The low-lying coastal region surrounding Florida’s largest city isn’t home to lots of curves that many motorcyclists crave. However, what a rider will find along this day ride from the city are lovely little seaside towns, southern swamps, and quiet rural communities to give one a much-needed break from city life. Best travel times are spring and fall; summers here are very hot and humid.
Approximately 190 miles
Starbucks, 2771 Monument Rd, Jacksonville, FL
An on-site garden produces some of the fresh ingredients used in 29 South Bistro’s world cuisine cooking. Housed in a historic home, find it at 29 S 3rd St, Fernandina Beach, FL, (904) 277-7919
Scenery (3 out of 5)
Along the coast, the Atlantic Ocean mostly stays hidden behind swanky beachfront houses, but there are several places where riders can take in the views. Inland, big southern oaks draped in Spanish moss and old south farmlands are kind to the eyes.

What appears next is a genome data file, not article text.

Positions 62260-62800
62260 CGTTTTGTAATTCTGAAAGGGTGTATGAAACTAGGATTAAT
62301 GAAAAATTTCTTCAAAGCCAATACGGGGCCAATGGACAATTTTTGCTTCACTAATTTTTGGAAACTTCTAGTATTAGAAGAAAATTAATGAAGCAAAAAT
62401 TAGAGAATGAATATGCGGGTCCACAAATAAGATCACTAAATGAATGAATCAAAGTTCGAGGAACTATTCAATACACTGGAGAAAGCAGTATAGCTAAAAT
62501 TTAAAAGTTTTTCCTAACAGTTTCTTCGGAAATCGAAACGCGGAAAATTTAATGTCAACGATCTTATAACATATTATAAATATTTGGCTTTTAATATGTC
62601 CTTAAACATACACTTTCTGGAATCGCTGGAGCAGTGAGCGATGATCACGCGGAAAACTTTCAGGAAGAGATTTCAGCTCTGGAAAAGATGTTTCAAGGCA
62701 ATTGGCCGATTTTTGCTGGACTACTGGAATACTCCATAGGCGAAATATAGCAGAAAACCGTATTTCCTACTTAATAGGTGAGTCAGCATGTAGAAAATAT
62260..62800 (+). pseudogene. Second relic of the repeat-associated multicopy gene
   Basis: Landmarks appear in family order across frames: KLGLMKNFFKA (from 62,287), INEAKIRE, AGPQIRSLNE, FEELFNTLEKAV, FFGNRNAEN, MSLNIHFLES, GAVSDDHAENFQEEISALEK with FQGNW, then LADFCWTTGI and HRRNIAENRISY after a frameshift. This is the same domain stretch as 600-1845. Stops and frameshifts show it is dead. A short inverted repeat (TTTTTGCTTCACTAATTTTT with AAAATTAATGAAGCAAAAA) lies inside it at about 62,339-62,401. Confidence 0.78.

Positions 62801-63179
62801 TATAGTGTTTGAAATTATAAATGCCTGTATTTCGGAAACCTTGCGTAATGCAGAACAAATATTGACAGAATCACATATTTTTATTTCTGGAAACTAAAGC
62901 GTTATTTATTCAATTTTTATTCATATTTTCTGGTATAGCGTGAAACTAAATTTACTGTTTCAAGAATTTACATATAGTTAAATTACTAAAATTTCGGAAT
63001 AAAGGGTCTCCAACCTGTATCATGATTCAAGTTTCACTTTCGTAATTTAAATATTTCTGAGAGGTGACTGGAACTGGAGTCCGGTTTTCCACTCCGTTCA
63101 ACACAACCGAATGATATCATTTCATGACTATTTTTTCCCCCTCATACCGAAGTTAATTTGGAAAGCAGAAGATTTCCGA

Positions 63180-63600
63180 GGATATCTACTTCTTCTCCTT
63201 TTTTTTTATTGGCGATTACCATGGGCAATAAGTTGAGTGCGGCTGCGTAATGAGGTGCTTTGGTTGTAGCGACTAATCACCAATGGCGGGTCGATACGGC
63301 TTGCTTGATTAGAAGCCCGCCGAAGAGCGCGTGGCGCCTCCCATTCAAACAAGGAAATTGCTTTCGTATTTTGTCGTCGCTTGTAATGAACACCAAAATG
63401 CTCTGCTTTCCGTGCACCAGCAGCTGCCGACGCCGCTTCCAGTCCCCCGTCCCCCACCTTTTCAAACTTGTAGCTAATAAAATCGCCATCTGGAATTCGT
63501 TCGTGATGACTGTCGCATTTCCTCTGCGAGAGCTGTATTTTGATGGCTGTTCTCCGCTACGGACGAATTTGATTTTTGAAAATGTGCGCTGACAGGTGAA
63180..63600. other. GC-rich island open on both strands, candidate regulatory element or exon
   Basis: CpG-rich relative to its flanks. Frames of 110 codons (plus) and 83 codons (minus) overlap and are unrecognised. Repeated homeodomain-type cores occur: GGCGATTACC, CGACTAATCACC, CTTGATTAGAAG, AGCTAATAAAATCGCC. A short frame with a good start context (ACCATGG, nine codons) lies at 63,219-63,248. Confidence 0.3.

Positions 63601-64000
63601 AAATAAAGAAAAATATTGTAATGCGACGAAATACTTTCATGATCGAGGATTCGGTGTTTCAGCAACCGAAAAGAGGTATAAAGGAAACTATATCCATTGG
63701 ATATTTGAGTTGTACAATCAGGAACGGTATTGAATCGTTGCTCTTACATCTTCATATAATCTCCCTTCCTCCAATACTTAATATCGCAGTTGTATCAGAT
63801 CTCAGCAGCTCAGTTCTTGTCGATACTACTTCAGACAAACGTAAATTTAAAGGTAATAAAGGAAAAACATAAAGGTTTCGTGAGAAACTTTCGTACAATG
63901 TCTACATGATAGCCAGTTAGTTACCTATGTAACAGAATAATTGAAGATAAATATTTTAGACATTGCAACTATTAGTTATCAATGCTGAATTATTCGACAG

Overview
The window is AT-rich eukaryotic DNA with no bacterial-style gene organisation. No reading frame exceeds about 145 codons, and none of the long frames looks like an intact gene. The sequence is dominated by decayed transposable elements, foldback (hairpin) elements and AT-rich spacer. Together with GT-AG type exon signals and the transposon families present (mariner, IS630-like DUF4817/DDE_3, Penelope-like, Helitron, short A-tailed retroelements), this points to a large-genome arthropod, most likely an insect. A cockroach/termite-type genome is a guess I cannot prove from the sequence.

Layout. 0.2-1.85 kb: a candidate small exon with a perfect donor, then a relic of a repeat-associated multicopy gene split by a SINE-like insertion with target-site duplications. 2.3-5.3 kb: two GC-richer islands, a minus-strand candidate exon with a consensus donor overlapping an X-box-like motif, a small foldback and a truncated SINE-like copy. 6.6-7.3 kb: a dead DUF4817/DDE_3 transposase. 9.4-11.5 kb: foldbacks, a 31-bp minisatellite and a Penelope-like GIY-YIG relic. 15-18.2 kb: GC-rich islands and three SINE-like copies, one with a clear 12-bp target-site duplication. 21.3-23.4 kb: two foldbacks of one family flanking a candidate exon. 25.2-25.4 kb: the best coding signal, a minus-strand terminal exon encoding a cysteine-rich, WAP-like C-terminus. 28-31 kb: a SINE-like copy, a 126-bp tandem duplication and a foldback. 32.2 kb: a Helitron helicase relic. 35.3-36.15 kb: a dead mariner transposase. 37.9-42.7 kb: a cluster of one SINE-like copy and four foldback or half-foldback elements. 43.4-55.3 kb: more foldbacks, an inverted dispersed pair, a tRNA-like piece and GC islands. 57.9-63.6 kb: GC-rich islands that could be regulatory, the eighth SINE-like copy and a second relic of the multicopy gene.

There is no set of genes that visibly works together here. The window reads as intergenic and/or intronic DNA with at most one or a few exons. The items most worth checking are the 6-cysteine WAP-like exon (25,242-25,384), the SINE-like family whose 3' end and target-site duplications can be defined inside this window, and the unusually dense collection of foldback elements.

Traffic (4 out of 5)
Once out of Jacksonville and away from the coast, traffic all but disappears except in the few small towns.
Difficulty (1 out 5)
The coastal plain offers limited curves and elevation changes, making this a relaxing and calm ride.
Road Conditions (3 out of 5)
Conditions vary from excellent to in need of repair. There are plenty of unpaved side roads that would be a blast on a dual sport.
Points of Interest
Folkston Funnel, Folkston, GA
Almost all Florida bound train traffic flows through the small town of Folkston, which has built a viewing platform where train enthusiasts can view the passing trains.
Amelia Island Museum of History, Fernandina Beach
FLExhibits on local history and a continuing tradition of storytelling make this a great educational stop.
Amelia Island State Park, Jacksonville, FL
On the southern tip of Amelia Island riders will find beautiful beaches, salt marshes, and coastal forests.